As anyone knows who has thought about the subject for more than a minute, there’s nothing new about sexual harassment. Women (and to a lesser degree, men) have been experiencing it for as long as there have been workplaces.
Nor has its existence been a great secret. Journalists have documented in great detail the harassment and sometimes violence that women face in the fields, on factory production lines, as well as in political campaigns and corporate boardrooms. Hollywood has used sexual harassment as a central plot in films such as “North Country,” which is based on a true story, and the comedy “Horrible Bosses,” which we sincerely hope is not.
But pervasive sexual harassment, and the toll taken on those who are victimized by it, didn’t receive the nationwide outpouring of outrage it deserved until this year, when it became a problem of the rich, famous and successful. It took dozens of A-list actresses and internationally known models coming forward to accuse producer Harvey Weinstein of sexual misconduct to spark the backlash that became the #Metoo movement.
So far, the headlines have mostly been attached to the stories of women in the high-profile fields of entertainment, media, tech and politics who have alleged various forms of sexual misconduct by powerful and often well-known men. Missing have been the stories of the hotel maids, farmworkers, restaurant servers and others whose economic need and relative powerlessness has often left them without recourse. Sixty percent of women say they’ve experienced sexual harassment, according to one poll, and their stories should be heard even if they are only calling out Joe the factory foreman and not Joe the studio chief.
If there’s to be a second act to this cultural movement — and we hope there will be — it should focus on the plight of lower-wage workers in industries where sexual harassment is also rampant, but where victims have fewer resources than the average movie star. Many of these women are immigrants or women of color, with little protection from retaliation if they complain.
Although it’s hard to know exactly how many women in factories, fields and fast-food restaurants experience sexual harassment, there’s evidence to suggest it may be rampant. When Human Rights Watch interviewed farmworkers for a 2012 report on sexual violence in the fields, for instance, nearly all said they had either experienced sexual harassment or personally knew someone who had. Another survey two years earlier of 150 female Central Valley farmworkers found that 80 percent said they had been harassed.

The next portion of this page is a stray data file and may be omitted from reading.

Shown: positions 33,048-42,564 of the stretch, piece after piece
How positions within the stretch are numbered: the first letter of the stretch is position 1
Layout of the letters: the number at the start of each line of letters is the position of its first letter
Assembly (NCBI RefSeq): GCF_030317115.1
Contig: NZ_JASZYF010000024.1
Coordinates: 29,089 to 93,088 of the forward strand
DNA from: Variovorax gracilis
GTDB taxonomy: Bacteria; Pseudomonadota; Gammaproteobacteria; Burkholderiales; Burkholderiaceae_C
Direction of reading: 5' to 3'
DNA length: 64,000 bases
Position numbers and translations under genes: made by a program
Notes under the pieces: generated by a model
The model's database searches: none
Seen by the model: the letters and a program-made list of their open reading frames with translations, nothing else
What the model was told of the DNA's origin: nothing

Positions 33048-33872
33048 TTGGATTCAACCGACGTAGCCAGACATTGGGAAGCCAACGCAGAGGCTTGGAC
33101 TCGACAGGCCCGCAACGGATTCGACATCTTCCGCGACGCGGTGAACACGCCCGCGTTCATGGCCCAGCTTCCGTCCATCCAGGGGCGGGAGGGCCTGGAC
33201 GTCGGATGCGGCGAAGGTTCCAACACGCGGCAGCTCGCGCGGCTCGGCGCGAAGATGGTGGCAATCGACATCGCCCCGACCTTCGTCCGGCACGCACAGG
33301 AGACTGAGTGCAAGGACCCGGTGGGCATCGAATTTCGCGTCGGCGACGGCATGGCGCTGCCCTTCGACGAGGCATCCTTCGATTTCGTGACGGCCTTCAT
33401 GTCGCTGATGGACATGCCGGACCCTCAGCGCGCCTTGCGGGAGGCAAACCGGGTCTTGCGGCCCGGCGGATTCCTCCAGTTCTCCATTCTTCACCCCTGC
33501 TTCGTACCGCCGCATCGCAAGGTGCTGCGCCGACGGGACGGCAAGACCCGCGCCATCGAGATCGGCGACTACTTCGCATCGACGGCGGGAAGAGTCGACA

Hospitality and food services jobs are rife with sexual harassment as well; this industry files more sexual harassment complaints than any other, according to an analysis of a decade’s worth of data from the Equal Employment Opportunity Commission by the Center for American Progress. Complaints from retail and manufacturing jobs come second and third respectively.
This jibes with what a Chicago local of the Unite Here union found when it surveyed female members employed in that city’s hotels and casinos. Of 500 respondents, 58 percent said they had experienced some form of sexual harassment, from sexual propositions to groping, in most cases from male guests. More than three-fourths of the casino workers reported that they had experienced some sexual harassment. The most frequently reported form of harassment experienced by hotel housekeepers was indecent exposure by guests.
The risk for women working alone in hotel rooms has driven labor unions to push to outfit housekeepers with “panic buttons” that connect directly with the front desk. This began in New York City after the former head of the International Monetary Fund, Dominique Strauss-Kahn, allegedly assaulted a hotel maid. Panic buttons are just one example of a concrete response to sexual harassment (and lamentably, it again took a high-profile case to spur action on this deep-rooted work hazard.) Since then, other cities have either adopted ordinances requiring panic buttons or are considering them.
Part of this next phase will require exploring new policies, procedures and laws to address the unique sexual harassment challenges in various industries.
But the first step is easier: Widen the spotlight so it includes misbehavior among the poor and powerless as well as the rich, famous and privileged.
— Los Angeles Times